Prosecutors, not police, decide formal charges under the Japanese justice system.

Prosecutors, not police, decide formal charges under the Japanese justice system. (Pexels)

MARINE CORPS AIR STATION IWAKUNI, Japan — A Japanese court fined a 19-year-old Marine the equivalent of about $680 for trespassing and assaulting an older man in November near this air base south of Hiroshima.

Japanese authorities did not identify the Marine, who under age 20 is considered a juvenile in the Japanese judicial system. Marine spokesmen declined to identify the service member on Monday, saying they were not yet apprised that his case had closed.

The Marine was referred first to family court, then back to the Yamaguchi Public Prosecutors Office last month for criminal proceedings, a spokesman for that office said by phone Friday.

A court in Iwakuni city rendered a summary judgment Thursday and ordered the Marine to pay 100,000 yen, the spokesman said.

The victim, 67, scuffled with a U.S. service member Nov. 18 following a break-in at a store in Iwakuni, according to a Yamaguchi Broadcasting report.

He “sustained serious injuries, such as bruises to his body and a cut on his head,” the report said. The service member was taken away by other Americans.

“We respect the decision of the court, and we take this matter very seriously,” base spokesman 1st Lt. Aaron Ellis told Stars and Stripes by email on Monday.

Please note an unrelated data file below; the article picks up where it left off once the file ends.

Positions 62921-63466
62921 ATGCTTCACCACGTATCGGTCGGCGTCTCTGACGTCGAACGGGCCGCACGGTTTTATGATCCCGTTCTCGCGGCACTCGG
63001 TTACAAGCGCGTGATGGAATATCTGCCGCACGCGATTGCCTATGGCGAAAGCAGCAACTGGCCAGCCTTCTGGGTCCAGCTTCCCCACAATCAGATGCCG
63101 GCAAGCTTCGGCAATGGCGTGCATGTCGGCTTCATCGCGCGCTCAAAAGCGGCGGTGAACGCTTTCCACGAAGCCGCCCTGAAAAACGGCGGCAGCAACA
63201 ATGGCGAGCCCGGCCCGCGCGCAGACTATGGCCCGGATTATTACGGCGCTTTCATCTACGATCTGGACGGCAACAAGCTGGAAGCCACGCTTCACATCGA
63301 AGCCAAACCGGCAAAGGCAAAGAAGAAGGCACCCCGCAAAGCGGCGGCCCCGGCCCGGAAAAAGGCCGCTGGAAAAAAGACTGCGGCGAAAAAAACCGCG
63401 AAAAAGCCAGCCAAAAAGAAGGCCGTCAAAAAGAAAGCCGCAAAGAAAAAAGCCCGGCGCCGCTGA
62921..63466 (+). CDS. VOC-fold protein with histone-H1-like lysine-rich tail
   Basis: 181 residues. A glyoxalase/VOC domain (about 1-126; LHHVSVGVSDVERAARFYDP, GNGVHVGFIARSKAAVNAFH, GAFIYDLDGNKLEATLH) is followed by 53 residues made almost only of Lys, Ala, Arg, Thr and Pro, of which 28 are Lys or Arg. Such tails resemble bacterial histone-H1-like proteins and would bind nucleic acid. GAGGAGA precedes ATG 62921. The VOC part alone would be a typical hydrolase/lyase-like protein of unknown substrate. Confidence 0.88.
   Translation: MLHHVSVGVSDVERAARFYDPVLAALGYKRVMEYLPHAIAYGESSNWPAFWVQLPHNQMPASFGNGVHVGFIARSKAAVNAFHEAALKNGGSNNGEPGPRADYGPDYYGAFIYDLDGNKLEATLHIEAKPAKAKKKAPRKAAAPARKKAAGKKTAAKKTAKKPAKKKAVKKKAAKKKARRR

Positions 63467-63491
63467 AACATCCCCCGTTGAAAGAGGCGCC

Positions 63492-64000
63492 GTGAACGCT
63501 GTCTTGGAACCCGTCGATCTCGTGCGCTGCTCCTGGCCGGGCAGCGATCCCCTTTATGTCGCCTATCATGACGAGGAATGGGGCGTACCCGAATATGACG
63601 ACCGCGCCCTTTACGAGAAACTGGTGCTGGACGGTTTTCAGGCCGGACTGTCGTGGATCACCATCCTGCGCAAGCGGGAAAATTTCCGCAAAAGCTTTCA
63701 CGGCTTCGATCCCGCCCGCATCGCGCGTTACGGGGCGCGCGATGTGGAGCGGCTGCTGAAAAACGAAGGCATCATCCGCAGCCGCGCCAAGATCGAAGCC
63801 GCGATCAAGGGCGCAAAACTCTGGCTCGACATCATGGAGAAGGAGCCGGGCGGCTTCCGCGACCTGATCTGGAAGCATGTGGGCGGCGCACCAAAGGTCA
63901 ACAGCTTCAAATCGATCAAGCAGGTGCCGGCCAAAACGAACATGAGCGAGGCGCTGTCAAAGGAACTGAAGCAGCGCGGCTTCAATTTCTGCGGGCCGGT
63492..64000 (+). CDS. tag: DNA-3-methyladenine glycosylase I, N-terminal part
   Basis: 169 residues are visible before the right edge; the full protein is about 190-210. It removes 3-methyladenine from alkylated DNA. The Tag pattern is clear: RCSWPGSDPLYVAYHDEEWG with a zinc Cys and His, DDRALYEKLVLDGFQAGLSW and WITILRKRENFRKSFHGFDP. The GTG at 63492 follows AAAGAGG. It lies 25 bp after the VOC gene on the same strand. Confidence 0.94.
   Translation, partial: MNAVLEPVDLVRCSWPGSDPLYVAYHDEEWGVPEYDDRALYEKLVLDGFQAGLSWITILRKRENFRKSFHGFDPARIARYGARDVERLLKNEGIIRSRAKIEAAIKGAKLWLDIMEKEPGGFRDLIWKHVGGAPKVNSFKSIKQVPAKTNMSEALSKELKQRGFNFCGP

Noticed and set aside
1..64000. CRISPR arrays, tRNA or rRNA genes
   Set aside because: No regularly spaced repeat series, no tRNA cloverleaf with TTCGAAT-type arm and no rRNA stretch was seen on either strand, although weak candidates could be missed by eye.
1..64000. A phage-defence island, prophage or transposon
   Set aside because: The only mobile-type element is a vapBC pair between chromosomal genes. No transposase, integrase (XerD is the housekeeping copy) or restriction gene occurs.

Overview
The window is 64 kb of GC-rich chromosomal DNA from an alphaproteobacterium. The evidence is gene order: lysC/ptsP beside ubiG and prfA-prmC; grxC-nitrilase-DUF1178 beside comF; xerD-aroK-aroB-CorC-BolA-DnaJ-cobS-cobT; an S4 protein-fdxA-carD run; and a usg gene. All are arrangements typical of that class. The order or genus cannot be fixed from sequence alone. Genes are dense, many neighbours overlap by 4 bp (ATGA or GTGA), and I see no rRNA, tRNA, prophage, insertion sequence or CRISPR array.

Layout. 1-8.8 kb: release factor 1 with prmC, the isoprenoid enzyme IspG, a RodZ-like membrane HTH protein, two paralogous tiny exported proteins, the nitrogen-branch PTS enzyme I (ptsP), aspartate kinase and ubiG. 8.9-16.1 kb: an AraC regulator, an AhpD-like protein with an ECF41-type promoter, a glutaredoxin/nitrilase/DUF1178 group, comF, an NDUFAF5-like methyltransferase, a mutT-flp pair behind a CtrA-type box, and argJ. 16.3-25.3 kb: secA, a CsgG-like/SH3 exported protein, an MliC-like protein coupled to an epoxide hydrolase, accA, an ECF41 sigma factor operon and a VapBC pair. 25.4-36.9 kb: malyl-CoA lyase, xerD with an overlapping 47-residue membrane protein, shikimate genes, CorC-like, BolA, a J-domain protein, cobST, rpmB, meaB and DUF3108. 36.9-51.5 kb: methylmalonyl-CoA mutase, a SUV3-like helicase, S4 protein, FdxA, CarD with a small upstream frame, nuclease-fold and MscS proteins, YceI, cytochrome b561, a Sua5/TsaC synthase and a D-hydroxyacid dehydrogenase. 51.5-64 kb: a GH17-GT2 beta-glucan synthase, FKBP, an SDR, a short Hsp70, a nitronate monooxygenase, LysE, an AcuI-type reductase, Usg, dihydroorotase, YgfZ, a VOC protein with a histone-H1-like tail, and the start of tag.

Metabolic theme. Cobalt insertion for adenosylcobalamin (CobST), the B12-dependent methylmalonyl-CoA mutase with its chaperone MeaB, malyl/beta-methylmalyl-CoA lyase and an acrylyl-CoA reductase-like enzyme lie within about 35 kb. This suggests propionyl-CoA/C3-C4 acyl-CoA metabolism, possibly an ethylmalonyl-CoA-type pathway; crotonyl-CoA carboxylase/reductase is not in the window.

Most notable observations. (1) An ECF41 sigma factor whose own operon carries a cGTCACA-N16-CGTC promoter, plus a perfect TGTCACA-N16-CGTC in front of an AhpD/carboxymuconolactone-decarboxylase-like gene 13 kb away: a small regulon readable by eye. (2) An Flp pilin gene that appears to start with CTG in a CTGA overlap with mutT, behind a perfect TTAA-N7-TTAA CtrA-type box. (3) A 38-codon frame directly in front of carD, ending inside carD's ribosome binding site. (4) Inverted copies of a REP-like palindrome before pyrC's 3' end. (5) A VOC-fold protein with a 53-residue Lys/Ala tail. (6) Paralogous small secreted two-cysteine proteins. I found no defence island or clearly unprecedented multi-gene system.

“The actions for which the service member was convicted are contrary to our values, and we expect our service members to be upstanding members of the community,” he said.

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Jonathan Snyder is a reporter at Marine Corps Air Station Iwakuni, Japan. Most of his career was spent as an aerial combat photojournalist with the 3rd Combat Camera Squadron at Lackland Air Force Base, Texas. He is also a Syracuse Military Photojournalism Program and Eddie Adams Workshop alumnus.
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Hana Kusumoto is a reporter/translator who has been covering local authorities in Japan since 2002. She was born in Nagoya, Japan, and lived in Australia and Illinois growing up. She holds a journalism degree from Boston University and previously worked for the Christian Science Monitor’s Tokyo bureau.

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